One 2020 study discusses the relationship between childhood trauma and moodiness, including the development of mood disorders such as depression and trauma-related conditions such as PTSD.

2. Mental health issues

Numerous mental health conditions can affect a person’s emotions. Depression, for instance, may make a person feel sad or angry. The specific symptoms may vary depending on the person’s environment and socialization.

Some research suggests that men may express more anger than sadness when they are depressed.

Bipolar disorder may cause shifts between feelings of intense depression and feelings of intense joy, while anxiety disorders may make a person more fearful or reactive.

3. Hormonal shifts

Hormones are the body’s chemical messengers. As such, changes in hormones — especially dramatic and sudden changes — may affect a person’s emotions.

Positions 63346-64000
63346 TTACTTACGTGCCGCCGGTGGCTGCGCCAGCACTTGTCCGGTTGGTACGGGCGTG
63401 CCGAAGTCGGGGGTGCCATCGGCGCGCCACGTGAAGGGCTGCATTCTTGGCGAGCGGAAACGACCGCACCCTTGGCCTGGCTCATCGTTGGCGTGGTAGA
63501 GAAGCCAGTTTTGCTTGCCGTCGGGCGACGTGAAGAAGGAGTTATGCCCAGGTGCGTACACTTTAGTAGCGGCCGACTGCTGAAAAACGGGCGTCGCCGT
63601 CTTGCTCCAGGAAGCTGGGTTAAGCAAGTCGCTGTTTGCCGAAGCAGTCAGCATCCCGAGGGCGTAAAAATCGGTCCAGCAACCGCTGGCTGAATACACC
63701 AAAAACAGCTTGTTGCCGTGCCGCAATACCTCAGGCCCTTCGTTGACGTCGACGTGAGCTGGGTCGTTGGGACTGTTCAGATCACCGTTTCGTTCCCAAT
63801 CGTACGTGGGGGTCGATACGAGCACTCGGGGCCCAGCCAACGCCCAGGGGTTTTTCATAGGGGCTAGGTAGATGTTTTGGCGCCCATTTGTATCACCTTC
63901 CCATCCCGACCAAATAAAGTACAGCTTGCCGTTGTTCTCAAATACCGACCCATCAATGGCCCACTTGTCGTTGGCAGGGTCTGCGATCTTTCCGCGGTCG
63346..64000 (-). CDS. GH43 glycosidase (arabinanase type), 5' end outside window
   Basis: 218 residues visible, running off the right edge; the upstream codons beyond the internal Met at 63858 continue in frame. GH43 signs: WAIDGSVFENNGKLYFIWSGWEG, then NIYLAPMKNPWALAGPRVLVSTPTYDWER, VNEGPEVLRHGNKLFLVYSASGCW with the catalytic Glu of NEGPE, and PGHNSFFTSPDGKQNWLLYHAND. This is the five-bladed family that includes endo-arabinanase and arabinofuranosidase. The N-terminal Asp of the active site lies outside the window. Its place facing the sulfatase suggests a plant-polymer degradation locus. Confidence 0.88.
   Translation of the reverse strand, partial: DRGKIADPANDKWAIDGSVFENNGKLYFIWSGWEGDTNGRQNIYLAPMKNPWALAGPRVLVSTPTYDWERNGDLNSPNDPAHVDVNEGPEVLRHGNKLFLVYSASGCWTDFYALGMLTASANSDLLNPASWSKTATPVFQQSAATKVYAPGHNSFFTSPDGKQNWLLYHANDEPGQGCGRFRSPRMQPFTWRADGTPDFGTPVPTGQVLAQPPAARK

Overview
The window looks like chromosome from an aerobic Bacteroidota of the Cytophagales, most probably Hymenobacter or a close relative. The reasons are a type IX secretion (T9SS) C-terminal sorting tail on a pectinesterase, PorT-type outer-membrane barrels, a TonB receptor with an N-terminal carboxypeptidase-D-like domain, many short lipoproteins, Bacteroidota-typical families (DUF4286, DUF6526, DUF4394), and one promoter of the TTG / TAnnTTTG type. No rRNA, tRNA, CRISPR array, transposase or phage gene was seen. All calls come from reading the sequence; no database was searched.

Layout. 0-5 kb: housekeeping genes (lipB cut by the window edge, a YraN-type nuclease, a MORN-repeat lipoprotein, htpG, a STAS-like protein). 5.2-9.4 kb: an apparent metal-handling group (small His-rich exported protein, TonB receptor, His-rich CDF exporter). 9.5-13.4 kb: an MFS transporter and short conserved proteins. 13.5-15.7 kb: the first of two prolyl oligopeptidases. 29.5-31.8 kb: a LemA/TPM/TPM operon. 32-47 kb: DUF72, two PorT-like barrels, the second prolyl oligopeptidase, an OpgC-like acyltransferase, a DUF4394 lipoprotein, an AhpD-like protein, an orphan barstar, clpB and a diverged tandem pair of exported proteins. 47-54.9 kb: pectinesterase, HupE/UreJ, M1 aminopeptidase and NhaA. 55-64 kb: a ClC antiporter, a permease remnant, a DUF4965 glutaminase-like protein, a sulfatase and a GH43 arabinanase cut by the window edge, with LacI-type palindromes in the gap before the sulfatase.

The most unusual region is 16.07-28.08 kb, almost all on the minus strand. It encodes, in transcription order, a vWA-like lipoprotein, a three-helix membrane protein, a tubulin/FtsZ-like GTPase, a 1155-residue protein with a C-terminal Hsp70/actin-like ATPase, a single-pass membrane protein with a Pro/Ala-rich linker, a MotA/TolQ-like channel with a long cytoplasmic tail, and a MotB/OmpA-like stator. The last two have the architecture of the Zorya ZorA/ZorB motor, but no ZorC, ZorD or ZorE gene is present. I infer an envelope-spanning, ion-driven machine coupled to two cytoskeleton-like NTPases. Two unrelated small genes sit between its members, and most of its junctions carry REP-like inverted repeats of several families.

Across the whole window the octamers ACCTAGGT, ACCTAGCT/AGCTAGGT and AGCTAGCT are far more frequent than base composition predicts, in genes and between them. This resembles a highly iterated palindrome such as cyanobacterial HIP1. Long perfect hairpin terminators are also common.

One 2016 study involving people with hypothyroidism, for example, found that 60% experienced some level of depression. The thyroid releases thyroid hormone, but it can also indirectly influence other hormones.

Pregnancy, menopause, puberty, low or high testosterone, the use of steroids, and other factors and conditions that shift hormones may also affect emotions.

Although popular media often depict a person’s period as a reason for their excessive emotions, research does not consistently or strongly support this claim in healthy people.

A 2012 review of previous studies found a lot of variability in when people reported period-related mood shifts, suggesting that there is no consistent correlation between where a person is in their menstrual cycle and their moods.